Go Giver: Jackie Simoneaux

Go Giver: Jackie Simoneaux

Ask Jackie Simoneaux, 76, about her favorite things and topping the list is quilting and her St. Nicholas home, where she sees the river and EverBank Field from her front porch.

A quilting enthusiast who discusses colors, fabrics and patterns as if they were delicious ingredients for a decadent dessert, Simoneaux and her friends will soon celebrate their 30th anniversary quilting together in the Friendship Quilters Guild.

Simoneaux said that it means a lot to her that they sew and quilt items to donate to hospitals, shelters and crisis centers to comfort men, women and children going through a difficult time. They hold annual quilt raffles and participate in events to raise funds for local charities. Simoneaux is a founding member of the group and newsletter editor.

“When I first started doing the newsletter, we had no computers and my husband wasn’t so sure it was a good idea…he said, ‘my dear, they don’t sell white-out by the gallon.’ We make an annual quilt that we raffle off at QuiltFest to benefit a different charity each year,” she said. “We are preparing now for QuiltFest 2014, Sept. 24-27 at the Convention Center, an open, judged show where we give demonstrations and wonderful quilts will be displayed.”

She first learned to sew in her high school home economics class and was thankful for it when she was home raising their three small children. She sewed all of their clothing and became interested in quilting in the early Sixties.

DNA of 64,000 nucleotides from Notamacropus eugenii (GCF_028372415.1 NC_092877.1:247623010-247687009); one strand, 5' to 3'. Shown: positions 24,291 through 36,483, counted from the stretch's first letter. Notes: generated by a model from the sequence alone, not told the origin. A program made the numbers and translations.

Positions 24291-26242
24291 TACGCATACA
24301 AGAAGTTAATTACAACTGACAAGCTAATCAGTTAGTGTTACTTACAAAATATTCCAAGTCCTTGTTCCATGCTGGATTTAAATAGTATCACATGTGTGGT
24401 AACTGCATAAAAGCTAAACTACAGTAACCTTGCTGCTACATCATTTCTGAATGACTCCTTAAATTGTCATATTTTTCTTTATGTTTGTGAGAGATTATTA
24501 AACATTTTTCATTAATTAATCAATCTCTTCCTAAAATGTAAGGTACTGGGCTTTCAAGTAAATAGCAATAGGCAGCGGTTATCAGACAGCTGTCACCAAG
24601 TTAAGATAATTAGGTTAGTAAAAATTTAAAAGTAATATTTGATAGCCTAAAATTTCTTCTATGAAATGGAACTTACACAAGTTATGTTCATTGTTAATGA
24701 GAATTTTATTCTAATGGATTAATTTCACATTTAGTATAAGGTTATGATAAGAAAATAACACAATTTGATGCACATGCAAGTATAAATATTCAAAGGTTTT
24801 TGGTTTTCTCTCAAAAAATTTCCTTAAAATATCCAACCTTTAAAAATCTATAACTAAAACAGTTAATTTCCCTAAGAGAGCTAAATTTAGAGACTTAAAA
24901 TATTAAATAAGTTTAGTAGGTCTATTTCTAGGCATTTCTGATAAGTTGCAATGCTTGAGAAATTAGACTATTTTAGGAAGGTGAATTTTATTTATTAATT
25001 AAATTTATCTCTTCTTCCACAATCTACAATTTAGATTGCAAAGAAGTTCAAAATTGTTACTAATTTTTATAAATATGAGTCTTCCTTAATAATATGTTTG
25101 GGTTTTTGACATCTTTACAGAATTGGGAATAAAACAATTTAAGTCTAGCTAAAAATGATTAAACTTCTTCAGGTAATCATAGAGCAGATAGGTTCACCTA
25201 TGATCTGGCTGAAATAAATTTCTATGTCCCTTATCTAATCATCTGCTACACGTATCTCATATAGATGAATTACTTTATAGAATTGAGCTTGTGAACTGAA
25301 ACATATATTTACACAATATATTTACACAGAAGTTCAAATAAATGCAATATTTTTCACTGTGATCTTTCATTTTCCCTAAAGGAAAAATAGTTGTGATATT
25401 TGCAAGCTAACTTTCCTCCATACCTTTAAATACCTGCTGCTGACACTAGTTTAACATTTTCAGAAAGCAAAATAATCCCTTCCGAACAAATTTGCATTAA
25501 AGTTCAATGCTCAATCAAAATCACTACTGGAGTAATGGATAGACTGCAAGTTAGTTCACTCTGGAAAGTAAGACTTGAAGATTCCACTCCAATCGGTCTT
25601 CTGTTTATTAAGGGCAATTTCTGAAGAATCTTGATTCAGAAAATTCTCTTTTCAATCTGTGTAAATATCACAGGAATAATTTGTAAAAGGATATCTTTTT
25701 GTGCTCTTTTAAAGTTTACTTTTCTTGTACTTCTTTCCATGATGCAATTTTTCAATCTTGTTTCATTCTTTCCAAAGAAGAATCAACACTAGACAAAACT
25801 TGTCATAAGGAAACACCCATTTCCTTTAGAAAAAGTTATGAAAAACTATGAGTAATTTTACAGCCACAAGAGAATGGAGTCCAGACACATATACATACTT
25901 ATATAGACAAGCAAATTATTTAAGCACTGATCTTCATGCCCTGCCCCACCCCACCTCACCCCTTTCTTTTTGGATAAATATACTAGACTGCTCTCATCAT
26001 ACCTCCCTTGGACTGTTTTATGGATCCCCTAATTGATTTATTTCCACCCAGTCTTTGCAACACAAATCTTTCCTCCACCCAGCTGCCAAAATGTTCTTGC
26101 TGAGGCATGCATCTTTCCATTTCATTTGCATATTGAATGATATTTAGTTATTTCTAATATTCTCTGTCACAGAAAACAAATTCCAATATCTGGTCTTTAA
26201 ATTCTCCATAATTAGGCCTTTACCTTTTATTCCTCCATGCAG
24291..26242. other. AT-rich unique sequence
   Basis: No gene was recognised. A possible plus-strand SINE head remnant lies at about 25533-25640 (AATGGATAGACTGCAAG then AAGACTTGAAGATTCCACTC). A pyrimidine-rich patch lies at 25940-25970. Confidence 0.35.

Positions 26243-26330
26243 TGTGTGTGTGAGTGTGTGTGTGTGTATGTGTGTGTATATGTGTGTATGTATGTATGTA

“I realized you can only have so many doilies, so I started ordering 10- or 25-cent quilting booklets to make quilts for our home and the children,” she said. “In 1972 when my husband retired from the Navy we bought our home and I joined the local Embroiderers Guild of America to make friends and meet other ladies with similar interests.”

Soon Simoneaux wanted to find out if her do-it-yourself quilts were “any good,” so she entered a few in a quilt show held at White Springs. That adventure started her on a serious quilting path.

“When I got to the quilt show, the quilts were all hung on a clothesline in a barn!” she said. “But the best part was that I met someone from Jacksonville there, who told me about Calico Station Quilt Shop and a quilters group. At that time the group was called the Orange Park Quilters Guild, but the ladies lived all over Jacksonville, so in 1986 it was changed to the Friendship Quilters Guild. It started with 37 women and now there are about 125, including a wide age range, individuals, couples and family groups.”

Simoneaux enjoys designing and repairing quilts and especially loves antique fabrics. She is hooked on antique quilts from the ‘20s, ‘30s and ‘40s and is most proud of serving as volunteer regional coordinator for a major Florida History Museum quilt documentation project. The project documented hundreds of quilts in Jacksonville, lasted a year and culminated in publication of Florida Quilts in 1992.

Simoneaux and her husband Jules, 83, met while both were in the Navy and have been married 56 years. Jackie and Jules enjoy woodworking (they built their kitchen) and doing household projects and everything else together. Jules has been an emergency room volunteer at Memorial Hospital for five years and enjoys helping the families; Jackie says that is something they’ve always had in common.

By Julie Kerns Garmendia

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